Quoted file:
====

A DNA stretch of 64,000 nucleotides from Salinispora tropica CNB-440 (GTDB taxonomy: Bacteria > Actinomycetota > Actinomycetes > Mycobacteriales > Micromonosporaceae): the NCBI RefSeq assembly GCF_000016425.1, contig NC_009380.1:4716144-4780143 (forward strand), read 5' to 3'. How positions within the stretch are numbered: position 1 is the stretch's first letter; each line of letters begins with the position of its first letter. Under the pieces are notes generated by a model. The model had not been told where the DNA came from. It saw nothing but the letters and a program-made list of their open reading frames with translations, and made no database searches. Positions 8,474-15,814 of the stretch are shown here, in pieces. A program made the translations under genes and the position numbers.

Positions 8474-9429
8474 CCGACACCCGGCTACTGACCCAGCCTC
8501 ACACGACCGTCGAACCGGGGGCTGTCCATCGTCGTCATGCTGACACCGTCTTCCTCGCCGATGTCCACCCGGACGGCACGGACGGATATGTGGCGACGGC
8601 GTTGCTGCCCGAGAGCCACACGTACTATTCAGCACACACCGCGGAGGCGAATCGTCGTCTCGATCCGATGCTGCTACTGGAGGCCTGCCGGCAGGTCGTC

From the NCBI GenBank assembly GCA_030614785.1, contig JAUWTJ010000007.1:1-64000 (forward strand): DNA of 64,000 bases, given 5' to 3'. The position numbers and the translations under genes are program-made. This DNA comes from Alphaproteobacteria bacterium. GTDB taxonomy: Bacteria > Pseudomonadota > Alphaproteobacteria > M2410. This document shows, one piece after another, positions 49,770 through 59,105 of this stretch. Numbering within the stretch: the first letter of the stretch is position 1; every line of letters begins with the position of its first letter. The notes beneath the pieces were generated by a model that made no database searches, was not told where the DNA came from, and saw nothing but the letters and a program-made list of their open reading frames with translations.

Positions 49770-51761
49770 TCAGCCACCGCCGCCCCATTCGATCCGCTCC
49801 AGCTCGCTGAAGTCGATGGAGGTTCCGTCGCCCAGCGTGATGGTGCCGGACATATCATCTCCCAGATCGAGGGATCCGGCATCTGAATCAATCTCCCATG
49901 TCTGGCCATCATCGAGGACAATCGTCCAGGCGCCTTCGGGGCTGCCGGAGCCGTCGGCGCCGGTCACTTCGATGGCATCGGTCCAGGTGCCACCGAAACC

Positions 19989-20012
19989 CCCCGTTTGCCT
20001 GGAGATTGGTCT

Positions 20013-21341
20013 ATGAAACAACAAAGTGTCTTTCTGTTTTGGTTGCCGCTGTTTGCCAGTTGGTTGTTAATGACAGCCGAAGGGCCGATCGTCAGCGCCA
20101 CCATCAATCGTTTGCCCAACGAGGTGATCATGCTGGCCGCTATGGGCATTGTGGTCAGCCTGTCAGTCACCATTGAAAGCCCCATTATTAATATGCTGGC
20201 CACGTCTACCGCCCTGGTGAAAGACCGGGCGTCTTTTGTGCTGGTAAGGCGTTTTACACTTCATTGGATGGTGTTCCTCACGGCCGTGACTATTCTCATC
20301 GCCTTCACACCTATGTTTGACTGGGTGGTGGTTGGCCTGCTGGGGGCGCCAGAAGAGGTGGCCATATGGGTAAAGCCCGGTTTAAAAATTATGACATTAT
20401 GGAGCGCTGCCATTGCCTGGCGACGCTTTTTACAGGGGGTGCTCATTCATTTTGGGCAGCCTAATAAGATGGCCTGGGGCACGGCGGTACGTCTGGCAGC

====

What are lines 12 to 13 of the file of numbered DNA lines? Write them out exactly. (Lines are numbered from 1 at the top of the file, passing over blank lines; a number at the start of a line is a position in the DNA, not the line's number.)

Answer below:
19989 CCCCGTTTGCCT
20001 GGAGATTGGTCT